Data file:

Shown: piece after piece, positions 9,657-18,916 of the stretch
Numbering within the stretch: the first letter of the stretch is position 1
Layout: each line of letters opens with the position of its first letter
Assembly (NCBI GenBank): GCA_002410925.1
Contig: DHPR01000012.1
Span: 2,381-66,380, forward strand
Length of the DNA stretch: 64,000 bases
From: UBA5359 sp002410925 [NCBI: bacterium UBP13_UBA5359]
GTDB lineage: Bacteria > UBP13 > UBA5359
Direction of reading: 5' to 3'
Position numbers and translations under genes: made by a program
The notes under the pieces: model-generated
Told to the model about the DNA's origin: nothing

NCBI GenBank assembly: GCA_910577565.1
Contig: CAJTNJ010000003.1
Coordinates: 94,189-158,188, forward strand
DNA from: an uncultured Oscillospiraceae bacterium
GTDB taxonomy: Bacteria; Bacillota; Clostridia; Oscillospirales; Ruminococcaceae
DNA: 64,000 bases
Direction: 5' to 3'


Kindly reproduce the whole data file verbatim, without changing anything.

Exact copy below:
Shown: piece after piece, positions 9,657-18,916 of the stretch
Numbering within the stretch: the first letter of the stretch is position 1
Layout: each line of letters opens with the position of its first letter
Assembly (NCBI GenBank): GCA_002410925.1
Contig: DHPR01000012.1
Span: 2,381-66,380, forward strand
Length of the DNA stretch: 64,000 bases
From: UBA5359 sp002410925 [NCBI: bacterium UBP13_UBA5359]
GTDB lineage: Bacteria > UBP13 > UBA5359
Direction of reading: 5' to 3'
Position numbers and translations under genes: made by a program
The notes under the pieces: model-generated
Told to the model about the DNA's origin: nothing

NCBI GenBank assembly: GCA_910577565.1
Contig: CAJTNJ010000003.1
Coordinates: 94,189-158,188, forward strand
DNA from: an uncultured Oscillospiraceae bacterium
GTDB taxonomy: Bacteria; Bacillota; Clostridia; Oscillospirales; Ruminococcaceae
DNA: 64,000 bases
Direction: 5' to 3'